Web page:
James Boldin and his Holton F/ Bflat descant horn.
James and I read through the Brandenburg today along with more duets and other studies that have become a familiar routine with us every Friday. An enjoyable hour of playing, a learning experience and worth every mile of the 200 mile round trip drive.
Someone in recent weeks queried me, "How do you practice intonation"? "What," I said? You see, I rather have a problem with that question, so my answer to this person (twice, I might add) was, I believe, appropriate - "You either hear it or you don't". Such a simple statement, yet so true. All the exercises in the world won't cure the problem if you can't hear that there is a problem. Or you can hear the inconsistency of pitch and/or the harmony but can't decide what to do with it. Is it sharp? Is it flat? And to whom? Is someone else sharp or flat and to whom? To you? To someone in your section? In the orchestra or ensemble? Now in that case I was speaking of professional musicians. With younger students, a different approach is certainly in order. I used a particular method many years ago when I still taught private lessons.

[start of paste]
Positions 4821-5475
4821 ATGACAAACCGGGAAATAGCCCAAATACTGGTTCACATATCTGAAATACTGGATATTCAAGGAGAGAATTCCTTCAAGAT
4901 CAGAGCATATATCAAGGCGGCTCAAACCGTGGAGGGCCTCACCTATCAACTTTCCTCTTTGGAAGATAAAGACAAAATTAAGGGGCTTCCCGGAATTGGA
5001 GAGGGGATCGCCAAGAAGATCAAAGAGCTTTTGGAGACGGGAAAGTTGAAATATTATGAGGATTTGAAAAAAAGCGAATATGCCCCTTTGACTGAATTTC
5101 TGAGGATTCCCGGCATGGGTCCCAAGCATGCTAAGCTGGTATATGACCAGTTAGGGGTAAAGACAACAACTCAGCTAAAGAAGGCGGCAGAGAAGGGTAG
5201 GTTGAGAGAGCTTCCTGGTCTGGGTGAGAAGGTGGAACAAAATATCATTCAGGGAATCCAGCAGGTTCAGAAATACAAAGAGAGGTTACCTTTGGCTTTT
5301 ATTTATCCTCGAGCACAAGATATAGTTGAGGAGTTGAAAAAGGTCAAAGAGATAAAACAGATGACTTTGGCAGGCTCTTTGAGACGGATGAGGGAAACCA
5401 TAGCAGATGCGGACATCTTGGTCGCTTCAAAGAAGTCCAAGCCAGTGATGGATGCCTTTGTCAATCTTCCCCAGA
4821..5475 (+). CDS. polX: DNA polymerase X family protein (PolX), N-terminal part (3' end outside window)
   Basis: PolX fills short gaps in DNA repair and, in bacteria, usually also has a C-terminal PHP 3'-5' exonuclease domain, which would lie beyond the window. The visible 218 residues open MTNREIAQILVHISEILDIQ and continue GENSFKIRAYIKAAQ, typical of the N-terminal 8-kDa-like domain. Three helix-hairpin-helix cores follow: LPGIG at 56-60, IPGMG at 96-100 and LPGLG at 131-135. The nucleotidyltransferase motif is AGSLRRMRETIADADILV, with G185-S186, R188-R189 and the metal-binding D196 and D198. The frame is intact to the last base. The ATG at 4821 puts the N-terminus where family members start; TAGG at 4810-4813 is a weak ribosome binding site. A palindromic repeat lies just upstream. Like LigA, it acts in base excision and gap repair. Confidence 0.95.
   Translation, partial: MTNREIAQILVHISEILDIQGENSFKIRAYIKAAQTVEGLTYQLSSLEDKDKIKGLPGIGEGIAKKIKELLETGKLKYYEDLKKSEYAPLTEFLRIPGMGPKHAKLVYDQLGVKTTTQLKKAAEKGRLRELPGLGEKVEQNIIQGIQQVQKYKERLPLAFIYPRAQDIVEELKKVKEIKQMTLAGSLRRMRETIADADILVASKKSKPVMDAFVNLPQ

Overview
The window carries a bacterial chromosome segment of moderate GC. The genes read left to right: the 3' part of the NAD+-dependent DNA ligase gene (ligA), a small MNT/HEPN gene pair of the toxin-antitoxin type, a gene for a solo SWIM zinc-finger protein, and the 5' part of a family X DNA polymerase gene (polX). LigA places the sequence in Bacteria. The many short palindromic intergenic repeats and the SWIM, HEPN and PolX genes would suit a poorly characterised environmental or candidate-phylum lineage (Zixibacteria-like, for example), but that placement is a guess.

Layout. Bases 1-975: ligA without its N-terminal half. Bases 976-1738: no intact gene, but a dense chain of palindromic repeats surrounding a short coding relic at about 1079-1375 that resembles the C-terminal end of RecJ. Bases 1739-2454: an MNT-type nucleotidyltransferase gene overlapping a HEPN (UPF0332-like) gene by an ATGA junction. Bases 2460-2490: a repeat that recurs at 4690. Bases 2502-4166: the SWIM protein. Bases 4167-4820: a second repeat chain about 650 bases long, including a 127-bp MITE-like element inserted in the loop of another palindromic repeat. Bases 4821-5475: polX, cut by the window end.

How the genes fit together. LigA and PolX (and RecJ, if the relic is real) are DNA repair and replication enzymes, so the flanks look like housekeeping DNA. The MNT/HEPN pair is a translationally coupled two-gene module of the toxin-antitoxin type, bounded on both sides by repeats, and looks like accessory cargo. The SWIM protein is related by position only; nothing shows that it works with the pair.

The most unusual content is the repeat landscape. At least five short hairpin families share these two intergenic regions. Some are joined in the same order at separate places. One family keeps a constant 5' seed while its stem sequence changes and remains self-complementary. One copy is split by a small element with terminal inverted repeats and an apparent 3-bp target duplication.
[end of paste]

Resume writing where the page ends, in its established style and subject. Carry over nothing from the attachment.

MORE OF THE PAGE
|SJWR - leaving Monroe for home to watch tennis|